The Museum of Arts and Crafts and the University of Zagreb’s Music Academy form the Republic of Croatia Square’s western boundary.
When the weather and my schedule cooperate, I leave my apartment in Zagreb, the capital of Croatia, around eight o’clock in the morning and head to an open-air café terrace to drink coffee the way Croats do — without laptop, earphones, and work to-do list. I prefer to take a seat on the northeast corner of the Trg Republike Hrvatske, or Republic of Croatia Square in the city’s Green Horseshoe of parks. From my table’s vantage, the Croatian National Theater dominates the space. On the far side of the quad, the Museum of Arts and Crafts and the University of Zagreb’s Music Academy form the western boundary.
This square is the synapse that connects my neighborhood to the city center. It is also a junction where you irrefutably know you are in a Central European capital. Both the architecture and customs belong to another era … and, at the same time, are modern and Continental without trying.
The Neo-Baroque Croatian National Theater opened in 1895.
At this hour, old men and women are returning from the nearby outdoor market. Fresh vegetables, fruit, fish, bread, and flowers fill up and poke from the two-wheeled cloth shopping carts they pull. The victorious shoppers pass the Neo-Baroque national theater, which debuted in 1895 with Franz Joseph, emperor of Austria, in attendance. Rectangular gardens full of red, purple, yellow, and white flowers surround the building, mustard-colored in all its Hapsburgian glory. The gardens, still wet with dew, lead the eye to the Arts and Crafts Museum, a Neo-Renaissance masterpiece, which dates to 1888 and stands in stark contrast to the post-modernist Music Academy — opened in 2015 and topped with what looks like a multi-colored fez. In the academy’s courtyard, a giant conductor’s baton, perhaps 100 feet high, shoots into the sky, shimmering in the sun.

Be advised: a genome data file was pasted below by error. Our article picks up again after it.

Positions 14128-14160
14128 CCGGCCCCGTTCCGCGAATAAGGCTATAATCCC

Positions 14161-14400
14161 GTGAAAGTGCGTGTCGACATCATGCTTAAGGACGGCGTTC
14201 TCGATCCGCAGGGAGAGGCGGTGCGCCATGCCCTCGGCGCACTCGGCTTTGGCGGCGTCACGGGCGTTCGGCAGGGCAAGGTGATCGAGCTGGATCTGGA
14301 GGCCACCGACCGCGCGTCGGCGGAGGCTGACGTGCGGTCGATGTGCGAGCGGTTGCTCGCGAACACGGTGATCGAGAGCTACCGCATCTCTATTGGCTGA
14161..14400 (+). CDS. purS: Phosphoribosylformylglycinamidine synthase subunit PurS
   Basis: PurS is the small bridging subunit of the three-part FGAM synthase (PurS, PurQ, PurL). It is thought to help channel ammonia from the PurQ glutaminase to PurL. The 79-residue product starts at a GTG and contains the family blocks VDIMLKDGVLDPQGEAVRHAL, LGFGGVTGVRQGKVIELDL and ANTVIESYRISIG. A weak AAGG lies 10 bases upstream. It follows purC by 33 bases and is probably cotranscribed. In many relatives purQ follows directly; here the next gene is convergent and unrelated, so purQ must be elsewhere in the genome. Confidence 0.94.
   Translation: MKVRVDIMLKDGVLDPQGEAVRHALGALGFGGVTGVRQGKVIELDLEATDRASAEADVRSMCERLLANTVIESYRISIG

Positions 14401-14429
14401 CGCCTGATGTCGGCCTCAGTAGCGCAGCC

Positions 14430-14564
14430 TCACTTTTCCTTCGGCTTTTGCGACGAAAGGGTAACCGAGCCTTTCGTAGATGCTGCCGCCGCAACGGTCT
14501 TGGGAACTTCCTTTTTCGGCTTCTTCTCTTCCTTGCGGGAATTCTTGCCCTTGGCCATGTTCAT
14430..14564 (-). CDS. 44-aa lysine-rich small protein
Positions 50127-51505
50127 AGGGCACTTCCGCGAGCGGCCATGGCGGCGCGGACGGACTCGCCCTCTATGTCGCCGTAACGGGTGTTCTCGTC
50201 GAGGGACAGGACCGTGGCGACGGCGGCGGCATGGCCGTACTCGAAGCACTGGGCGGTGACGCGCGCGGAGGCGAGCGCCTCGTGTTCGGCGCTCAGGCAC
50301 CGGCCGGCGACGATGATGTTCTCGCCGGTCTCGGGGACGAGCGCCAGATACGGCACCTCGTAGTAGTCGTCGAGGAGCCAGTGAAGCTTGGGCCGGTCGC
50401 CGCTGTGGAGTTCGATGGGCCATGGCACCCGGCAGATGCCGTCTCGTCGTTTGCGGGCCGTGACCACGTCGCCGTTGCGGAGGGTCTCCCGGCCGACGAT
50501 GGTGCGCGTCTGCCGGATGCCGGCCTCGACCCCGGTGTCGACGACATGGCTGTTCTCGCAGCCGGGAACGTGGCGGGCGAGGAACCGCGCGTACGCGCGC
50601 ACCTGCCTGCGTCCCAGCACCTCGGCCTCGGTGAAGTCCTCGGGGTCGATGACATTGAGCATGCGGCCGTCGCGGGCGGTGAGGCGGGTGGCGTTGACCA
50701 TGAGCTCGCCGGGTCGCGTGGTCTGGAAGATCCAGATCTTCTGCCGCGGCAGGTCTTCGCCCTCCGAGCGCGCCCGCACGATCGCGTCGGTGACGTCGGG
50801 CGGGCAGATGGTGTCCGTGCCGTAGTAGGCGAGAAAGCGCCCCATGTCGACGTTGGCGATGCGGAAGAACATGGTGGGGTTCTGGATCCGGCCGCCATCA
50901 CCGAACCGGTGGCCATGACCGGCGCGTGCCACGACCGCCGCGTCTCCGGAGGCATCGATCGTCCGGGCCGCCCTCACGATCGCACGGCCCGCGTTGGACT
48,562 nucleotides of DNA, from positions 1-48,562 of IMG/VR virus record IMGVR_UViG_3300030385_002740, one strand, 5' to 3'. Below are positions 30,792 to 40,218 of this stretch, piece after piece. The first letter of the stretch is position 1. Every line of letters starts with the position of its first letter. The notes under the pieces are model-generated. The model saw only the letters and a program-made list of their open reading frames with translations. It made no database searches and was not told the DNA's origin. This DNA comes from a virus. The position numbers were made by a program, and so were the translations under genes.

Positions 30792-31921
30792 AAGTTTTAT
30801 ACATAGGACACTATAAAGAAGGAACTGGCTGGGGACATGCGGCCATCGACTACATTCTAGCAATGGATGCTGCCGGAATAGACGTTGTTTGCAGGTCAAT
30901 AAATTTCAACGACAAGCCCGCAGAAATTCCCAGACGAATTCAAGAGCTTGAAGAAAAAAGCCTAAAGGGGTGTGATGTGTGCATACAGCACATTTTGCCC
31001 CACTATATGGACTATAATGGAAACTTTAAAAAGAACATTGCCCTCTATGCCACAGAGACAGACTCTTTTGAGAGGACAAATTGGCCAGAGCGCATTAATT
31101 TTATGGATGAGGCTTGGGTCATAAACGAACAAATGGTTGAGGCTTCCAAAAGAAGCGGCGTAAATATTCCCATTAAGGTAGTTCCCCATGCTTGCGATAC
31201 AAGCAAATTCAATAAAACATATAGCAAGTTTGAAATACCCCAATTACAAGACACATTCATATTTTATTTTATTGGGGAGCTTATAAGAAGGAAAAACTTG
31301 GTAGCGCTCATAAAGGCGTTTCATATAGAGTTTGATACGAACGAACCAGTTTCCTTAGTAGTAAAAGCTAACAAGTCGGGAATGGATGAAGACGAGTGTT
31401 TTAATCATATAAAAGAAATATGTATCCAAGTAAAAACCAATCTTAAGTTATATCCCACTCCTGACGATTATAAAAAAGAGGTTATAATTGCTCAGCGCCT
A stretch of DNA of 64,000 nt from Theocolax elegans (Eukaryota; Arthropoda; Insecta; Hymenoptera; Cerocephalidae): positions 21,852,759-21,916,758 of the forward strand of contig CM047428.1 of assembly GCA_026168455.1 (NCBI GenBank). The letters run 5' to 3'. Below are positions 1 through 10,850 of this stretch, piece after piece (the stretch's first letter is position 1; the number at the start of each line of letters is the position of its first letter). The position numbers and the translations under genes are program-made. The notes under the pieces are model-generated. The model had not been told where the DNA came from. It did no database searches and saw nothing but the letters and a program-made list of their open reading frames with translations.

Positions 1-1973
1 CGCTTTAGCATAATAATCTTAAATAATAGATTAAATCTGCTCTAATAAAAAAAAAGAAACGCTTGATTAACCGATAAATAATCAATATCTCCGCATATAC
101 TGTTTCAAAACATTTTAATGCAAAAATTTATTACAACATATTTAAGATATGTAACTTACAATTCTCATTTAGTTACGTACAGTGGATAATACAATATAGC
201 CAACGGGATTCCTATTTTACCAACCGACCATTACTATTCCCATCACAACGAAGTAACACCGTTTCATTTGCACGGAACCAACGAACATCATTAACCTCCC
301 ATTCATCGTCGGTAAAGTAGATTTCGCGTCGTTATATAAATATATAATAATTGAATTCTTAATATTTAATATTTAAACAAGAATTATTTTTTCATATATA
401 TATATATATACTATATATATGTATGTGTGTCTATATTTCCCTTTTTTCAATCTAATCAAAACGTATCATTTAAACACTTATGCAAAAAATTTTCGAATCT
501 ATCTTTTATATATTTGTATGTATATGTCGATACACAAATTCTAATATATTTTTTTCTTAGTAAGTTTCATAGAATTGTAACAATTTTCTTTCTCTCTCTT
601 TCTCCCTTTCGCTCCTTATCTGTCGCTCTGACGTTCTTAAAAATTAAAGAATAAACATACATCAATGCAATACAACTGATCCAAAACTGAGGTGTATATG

I am drawn to the beauty of the structures. However, it’s the unapologetic incongruity of the buildings that attracts me. Like Zagreb generally, the square is comfortable. It feels lived in. There’s an equal-opportunity aspect about the way centuries of history and present-day life commingle so nonchalantly. In the evening, well-dressed men and women will assemble here before entering the theater for opera, ballet, and dramatic performances. A couple hours later, students, hippies, skateboarders, and artists will take their place — rolling cigarettes and sitting among the flowers drinking wine from the bottle.
There are other landmarks in Zagreb that are arguably more iconic than the ones found in this square. The Cathedral of the Assumption of the Blessed Virgin Mary, for instance, is among the largest religious buildings in this part of Europe and has two 354-foot spires that rise above the ancient city that extends between the Sava River and the foothills of the Dinaric Alps. In the city’s Upper Town, cobbled streets climb to the 13th century St. Mark’s Church with its tiled roof displaying the coats of arms of Croatia, Dalmatia, Slavonia, and Zagreb.
It is, however, the Republic of Croatia Square that I claim. It is this quad, its quirks, its occupants, and its hodgepodge of charm that make Zagreb my home.
When a nearby church’s bell chimes, I am snapped out of my daydream. Work deadlines await. I sip the last of my coffee and settle up with the waiter — thankful for Zagreb, its collection of historic distractions, and a moment to breathe and imbibe.
Alex Crevar is a travel journalist and Paste Travel contributor. He lives in Zagreb, Croatia. Many of Christine Bednarz’s sketches can be found on her Instagram